Bipolar Disorder, Everyday Life, recovery, Uncategorized

Vocalizing our love for ourselves

Cat Friends - Debbie Hicks #CatTattoo- for my memorial tat for T_ Have sniffing cat sniffing a watercolor rose_
Illustration originally from Pinterest

I have a tattoo on my left forearm.  It is a simple, black line drawing of two cats.  I happen to have two cats.  The tattoo may symbolize those two cats, as I love them to pieces, they are my fur babies.  Or it may mean something more in depth.

With that being said, I don’t believe that I am a cat lady, but some may argue with me about that.  Do I talk to my cats, yes.  Do I tell them good morning and good night, yes.  If they are snuggled up on the bed and it’s my time to go to bed, do I figure out a way to climb into bed without disturbing them, yes.  I guess you can draw your own conclusions about what classification I fall under.

While I do love cats, I do believe they happen to be my spirit animal, the tattoo is not a symbolism of my two babies.  It is something deeper, more profound.

I struggle with positive self-talk.  I beat myself up like there is no tomorrow.  There are a lot of shoulds and shouldn’ts.  Numerous why did you and how could you?  Followed by you are dumb, not talented, and in capable of being loved.  It’s brutal.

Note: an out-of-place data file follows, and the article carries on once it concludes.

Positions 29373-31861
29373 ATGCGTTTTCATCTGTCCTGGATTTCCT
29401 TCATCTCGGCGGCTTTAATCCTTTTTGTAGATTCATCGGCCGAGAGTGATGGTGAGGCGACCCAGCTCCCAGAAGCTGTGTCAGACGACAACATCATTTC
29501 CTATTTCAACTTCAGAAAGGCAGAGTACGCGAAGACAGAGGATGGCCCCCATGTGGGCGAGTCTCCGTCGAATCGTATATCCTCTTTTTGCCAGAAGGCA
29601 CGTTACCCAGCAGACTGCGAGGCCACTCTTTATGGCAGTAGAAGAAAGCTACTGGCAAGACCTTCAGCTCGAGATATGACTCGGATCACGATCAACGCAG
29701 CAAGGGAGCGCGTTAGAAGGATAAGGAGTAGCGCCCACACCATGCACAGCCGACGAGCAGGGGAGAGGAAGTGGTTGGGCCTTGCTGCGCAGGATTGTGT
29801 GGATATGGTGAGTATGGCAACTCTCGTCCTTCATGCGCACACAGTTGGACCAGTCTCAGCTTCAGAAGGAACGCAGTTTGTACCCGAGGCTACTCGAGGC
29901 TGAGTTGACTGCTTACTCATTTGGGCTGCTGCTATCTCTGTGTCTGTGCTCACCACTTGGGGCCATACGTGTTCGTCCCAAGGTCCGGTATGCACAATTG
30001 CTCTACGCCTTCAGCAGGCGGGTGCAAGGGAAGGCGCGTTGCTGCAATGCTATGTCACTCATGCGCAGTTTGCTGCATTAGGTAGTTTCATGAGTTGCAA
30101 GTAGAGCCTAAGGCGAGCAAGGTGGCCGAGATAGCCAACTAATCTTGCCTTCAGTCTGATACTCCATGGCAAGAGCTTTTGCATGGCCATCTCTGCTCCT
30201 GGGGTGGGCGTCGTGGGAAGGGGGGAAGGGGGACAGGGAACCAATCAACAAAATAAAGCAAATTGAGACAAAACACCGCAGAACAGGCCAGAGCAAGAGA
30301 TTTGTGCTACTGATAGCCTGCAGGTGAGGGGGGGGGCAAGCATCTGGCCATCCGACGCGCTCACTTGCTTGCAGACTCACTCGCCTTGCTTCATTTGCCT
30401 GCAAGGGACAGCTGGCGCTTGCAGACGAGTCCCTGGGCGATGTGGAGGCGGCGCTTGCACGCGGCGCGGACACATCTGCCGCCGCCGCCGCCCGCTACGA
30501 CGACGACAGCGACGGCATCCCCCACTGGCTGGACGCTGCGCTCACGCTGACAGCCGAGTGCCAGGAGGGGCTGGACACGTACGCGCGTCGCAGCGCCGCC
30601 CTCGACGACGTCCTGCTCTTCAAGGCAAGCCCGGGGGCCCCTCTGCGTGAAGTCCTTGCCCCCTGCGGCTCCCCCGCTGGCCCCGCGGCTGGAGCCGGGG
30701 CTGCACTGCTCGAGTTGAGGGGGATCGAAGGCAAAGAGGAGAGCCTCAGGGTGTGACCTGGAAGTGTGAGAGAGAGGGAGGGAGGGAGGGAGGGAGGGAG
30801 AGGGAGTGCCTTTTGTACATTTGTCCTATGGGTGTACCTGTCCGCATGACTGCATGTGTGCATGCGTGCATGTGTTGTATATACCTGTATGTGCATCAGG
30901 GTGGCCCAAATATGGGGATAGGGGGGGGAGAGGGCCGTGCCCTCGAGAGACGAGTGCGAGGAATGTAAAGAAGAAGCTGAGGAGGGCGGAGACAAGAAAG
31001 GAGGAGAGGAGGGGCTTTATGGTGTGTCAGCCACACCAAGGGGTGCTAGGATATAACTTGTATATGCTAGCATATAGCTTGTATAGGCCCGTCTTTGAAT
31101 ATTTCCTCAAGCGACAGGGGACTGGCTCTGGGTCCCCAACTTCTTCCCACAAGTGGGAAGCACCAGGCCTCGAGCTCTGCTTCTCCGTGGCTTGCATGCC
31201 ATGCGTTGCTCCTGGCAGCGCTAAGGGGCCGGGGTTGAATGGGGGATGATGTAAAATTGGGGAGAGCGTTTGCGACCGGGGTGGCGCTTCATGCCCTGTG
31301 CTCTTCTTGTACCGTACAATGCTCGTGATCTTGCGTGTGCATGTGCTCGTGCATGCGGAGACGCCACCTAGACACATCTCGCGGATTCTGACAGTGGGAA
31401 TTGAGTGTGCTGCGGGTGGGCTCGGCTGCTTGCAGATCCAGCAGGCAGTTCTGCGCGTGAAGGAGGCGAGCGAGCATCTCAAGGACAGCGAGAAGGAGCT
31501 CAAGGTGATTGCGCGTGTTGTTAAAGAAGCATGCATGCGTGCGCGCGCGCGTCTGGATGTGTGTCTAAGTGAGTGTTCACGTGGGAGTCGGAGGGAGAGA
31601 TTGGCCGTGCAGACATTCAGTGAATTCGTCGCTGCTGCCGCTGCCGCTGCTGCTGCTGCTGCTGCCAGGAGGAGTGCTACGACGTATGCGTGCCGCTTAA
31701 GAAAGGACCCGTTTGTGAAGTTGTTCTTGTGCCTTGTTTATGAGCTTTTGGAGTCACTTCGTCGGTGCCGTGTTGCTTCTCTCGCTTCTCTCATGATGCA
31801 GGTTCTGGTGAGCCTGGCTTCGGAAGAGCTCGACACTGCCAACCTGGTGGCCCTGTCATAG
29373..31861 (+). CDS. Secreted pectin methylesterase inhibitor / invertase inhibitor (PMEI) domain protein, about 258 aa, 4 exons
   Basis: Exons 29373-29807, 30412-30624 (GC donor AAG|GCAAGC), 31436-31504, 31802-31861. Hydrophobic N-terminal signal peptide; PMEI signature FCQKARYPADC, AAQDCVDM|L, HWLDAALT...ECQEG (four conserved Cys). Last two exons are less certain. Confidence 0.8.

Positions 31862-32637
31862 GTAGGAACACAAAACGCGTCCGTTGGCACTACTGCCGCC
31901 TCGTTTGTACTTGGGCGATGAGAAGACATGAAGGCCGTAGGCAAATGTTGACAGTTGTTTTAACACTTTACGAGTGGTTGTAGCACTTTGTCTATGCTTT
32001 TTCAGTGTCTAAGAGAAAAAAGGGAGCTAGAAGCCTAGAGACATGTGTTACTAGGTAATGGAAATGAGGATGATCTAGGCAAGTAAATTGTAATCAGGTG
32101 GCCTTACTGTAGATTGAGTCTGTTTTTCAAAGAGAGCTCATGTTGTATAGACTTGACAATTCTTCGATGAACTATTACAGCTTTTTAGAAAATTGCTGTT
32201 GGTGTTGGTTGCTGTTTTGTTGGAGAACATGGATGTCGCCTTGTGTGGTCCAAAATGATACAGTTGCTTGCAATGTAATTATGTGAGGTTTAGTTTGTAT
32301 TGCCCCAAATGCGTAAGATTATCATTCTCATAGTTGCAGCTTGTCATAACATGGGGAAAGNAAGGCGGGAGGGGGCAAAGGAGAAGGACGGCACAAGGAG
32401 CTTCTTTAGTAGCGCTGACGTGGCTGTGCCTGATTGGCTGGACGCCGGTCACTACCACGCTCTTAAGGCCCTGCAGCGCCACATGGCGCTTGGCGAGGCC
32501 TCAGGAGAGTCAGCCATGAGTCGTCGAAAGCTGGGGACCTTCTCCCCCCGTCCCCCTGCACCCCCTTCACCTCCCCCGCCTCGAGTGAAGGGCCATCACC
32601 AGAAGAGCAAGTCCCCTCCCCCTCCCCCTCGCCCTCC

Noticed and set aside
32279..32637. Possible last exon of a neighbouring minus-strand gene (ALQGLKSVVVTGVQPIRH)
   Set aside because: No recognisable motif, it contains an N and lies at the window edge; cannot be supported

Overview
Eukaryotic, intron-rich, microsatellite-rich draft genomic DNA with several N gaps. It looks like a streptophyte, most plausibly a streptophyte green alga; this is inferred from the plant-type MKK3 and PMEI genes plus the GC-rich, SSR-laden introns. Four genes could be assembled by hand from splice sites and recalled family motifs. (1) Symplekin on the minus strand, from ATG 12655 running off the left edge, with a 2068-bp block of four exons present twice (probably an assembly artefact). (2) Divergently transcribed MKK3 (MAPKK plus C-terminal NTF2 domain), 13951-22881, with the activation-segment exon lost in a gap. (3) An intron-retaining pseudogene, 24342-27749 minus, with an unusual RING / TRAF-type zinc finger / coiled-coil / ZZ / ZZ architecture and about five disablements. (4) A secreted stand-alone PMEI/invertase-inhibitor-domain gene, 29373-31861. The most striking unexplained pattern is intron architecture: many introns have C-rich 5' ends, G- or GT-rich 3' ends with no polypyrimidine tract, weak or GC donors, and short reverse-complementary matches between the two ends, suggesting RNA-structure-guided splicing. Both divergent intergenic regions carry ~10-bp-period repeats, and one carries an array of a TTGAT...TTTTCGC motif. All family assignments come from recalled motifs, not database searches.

Out of desperation, I pleaded for assistance.  In response to this harsh talk, my therapist introduced a new way of thinking.  I’d like to share with you my understanding and interpretation of what was spoken to me a year or so ago.

When you have a baby kitten, a small, furry, short bodied kitten they are simply adorable.  However, their head is bigger than their bodies and this makes them a little front heavy.  With their odd shaped little body, they stumble and when they walk, it is a struggle due to their unstable legs.  It does not take long for them to fall down after attempting to walk.  What do we as their human parents do when this happens?  Do we yell at the baby kitten?  Do we chastise kitty for their inability to walk like their adult counterpart?  Are words like dumb and a mistake come out of our mouths directed to the kitten?

The answer is no.  We scoop up the baby kitten and we love it.  We tell the baby kitten that they are safe and it is ok that they fell down.  That they can try again.  Vocally we share with baby kitten their immense strength, determination, as well as their ambition.  We put baby kitty down on the ground, wish it well and hope for the best.

Do you treat yourself like a baby kitten trying to walk?  Do you speak positive, loving words to yourself like you would to a baby animal?  I know I don’t, but I keep trying.  I have to rewrite the narrative that has been programmed into my brain.  It’s hard and takes a lot of practice, but I am working on it daily.

The tattoo on my arm reminds me to apply baby kitten love to myself.  It is in a place where I can easily see it and appreciate the reminder.

I challenge you to love yourself like a baby kitten.  Speak positives and spread love to yourself.

3 thoughts on “Vocalizing our love for ourselves”

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